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Keratomalacia

National Organization for Rare Disorders, Inc.

Important

It is possible that the main title of the report Keratomalacia is not the name you expected.

Disorder Subdivisions

  • None

General Discussion

Keratomalacia is an eye (ocular) condition, usually affecting both eyes (bilateral), that results from severe deficiency of vitamin A. That deficiency may be dietary (i.e., intake) or metabolic (i.e., absorption). Vitamin A is essential for normal vision as well as proper bone growth, healthy skin, and protection of the mucous membranes of the digestive, respiratory, and urinary tracts against infection.



Early symptoms may include poor vision at night or in dim light (night blindness) and extreme dryness of the eyes (i.e., xerophthalmia), followed by wrinkling, progressive cloudiness, and increasing softening of the corneas (i.e., keratomalacia). With advancing vitamin A deficiency, dry, "foamy," silver-gray deposits (Bitot spots) may appear on the delicate membranes covering the whites of the eyes. Without adequate treatment, increasing softening of the corneas may lead to corneal infection, rupture (perforation), and degenerative tissue changes, resulting in blindness. In addition, in some cases, vitamin A deficiency may have additional effects, particularly during infancy and childhood.



In some developing countries, vitamin A deficiency in the diet and associated keratomalacia are a major cause of childhood blindness. In such regions, vitamin A deficiency often occurs as part of nonselective general malnutrition in infants and young children. Although rare in developed countries, vitamin A deficiency and keratomalacia may occur secondary to conditions associated with impaired absorption, storage, or transport of vitamin A, such as celiac disease, ulcerative colitis, cystic fibrosis, liver disease, or intestinal bypass surgery and any condition that affects absorption of fat-soluble vitamins.

Resources

Lighthouse International

111 E 59th St

New York, NY 10022-1202

Tel: (800)829-0500

Email: info@lighthouse.org

Internet: http://www.lighthouse.org



Prevent Blindness America

211 West Wacker Drive

Suite 1700

Chicago, IL 60606

Tel: (312)363-6001

Fax: (312)363-6052

Tel: (800)331-2020

Email: info@preventblindness.org

Internet: http://www.preventblindness.org



NIH/National Eye Institute

31 Center Dr

MSC 2510

Bethesda, MD 20892-2510

United States

Tel: (301)496-5248

Fax: (301)402-1065

Email: 2020@nei.nih.gov

Internet: http://www.nei.nih.gov/



NIH/National Institute of Diabetes, Digestive & Kidney Diseases

Office of Communications & Public Liaison

Bldg 31, Rm 9A06

31 Center Drive, MSC 2560

Bethesda, MD 20892-2560

Tel: (301)496-3583

Email: NDDIC@info.niddk.nih.gov

Internet: http://www2.niddk.nih.gov/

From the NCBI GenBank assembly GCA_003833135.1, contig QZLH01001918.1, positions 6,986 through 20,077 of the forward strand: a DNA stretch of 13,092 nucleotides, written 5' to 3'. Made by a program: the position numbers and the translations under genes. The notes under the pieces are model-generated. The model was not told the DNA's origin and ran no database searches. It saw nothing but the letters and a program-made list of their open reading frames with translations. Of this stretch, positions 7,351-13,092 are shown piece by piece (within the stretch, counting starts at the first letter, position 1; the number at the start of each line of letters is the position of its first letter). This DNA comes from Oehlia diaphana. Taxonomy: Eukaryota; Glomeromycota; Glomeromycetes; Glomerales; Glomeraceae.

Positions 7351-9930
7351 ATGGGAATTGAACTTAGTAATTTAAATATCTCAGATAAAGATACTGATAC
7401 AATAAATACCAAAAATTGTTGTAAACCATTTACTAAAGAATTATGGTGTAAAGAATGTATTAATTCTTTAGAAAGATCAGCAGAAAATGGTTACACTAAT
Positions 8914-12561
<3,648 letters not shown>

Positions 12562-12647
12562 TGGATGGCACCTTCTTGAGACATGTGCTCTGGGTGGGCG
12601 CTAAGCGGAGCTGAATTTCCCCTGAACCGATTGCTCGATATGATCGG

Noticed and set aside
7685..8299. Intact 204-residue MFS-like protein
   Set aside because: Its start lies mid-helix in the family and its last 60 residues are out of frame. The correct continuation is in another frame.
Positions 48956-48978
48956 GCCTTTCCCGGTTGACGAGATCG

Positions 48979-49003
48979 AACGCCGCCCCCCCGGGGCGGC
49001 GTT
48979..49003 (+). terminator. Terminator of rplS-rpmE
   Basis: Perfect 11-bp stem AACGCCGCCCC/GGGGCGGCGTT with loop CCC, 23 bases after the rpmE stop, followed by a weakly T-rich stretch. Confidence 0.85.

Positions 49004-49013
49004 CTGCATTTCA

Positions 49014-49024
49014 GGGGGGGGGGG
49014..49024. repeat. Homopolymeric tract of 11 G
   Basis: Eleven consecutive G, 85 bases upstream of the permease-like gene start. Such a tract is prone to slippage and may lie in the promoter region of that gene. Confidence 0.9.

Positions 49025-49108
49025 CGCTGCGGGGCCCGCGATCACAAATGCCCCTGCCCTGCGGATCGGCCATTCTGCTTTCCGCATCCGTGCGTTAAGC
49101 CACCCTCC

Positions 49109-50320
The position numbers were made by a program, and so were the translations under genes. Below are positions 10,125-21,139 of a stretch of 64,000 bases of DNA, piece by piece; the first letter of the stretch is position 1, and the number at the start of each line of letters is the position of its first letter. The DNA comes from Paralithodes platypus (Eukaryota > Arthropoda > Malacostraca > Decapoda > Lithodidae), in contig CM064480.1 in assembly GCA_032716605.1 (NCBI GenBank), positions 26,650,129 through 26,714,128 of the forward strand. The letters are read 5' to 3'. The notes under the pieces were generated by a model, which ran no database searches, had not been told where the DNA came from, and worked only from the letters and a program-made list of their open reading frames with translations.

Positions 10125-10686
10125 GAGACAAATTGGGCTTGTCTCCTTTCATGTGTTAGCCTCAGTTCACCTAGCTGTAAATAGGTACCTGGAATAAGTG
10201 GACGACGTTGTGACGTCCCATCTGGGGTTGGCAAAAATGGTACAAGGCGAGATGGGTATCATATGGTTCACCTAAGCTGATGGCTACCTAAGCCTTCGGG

World Health Organization (WHO)

Avenue Appia 20

Geneva 27, 1211

Switzerland

Tel: 41227912111

Fax: 41227913111

Internet: http://www.who.int/en/



Blind Children's Center

4120 Marathon Street

Los Angeles, CA 90029-3584

USA

Tel: (323)664-2153

Fax: (323)665-3828

Tel: (800)222-3566

Email: info@blindchildrenscenter.org

Internet: http://www.blindchildrenscenter.org



Genetic and Rare Diseases (GARD) Information Center

PO Box 8126

Gaithersburg, MD 20898-8126

Tel: (301)251-4925

Fax: (301)251-4911

Tel: (888)205-2311

TDD: (888)205-3223

Internet: http://rarediseases.info.nih.gov/GARD/



For a Complete Report

This is an abstract of a report from the National Organization for Rare Disorders (NORD). A copy of the complete report can be downloaded free from the NORD website for registered users. The complete report contains additional information including symptoms, causes, affected population, related disorders, standard and investigational therapies (if available), and references from medical literature. For a full-text version of this topic, go to www.rarediseases.org and click on Rare Disease Database under "Rare Disease Information".

The information provided in this report is not intended for diagnostic purposes. It is provided for informational purposes only. NORD recommends that affected individuals seek the advice or counsel of their own personal physicians.

It is possible that the title of this topic is not the name you selected. Please check the Synonyms listing to find the alternate name(s) and Disorder Subdivision(s) covered by this report

This disease entry is based upon medical information available through the date at the end of the topic. Since NORD's resources are limited, it is not possible to keep every entry in the Rare Disease Database completely current and accurate. Please check with the agencies listed in the Resources section for the most current information about this disorder.

For additional information and assistance about rare disorders, please contact the National Organization for Rare Disorders at P.O. Box 1968, Danbury, CT 06813-1968; phone (203) 744-0100; web site www.rarediseases.org or email orphan@rarediseases.org

Last Updated:  4/21/2008

Copyright  1990, 2001, 2003 National Organization for Rare Disorders, Inc.

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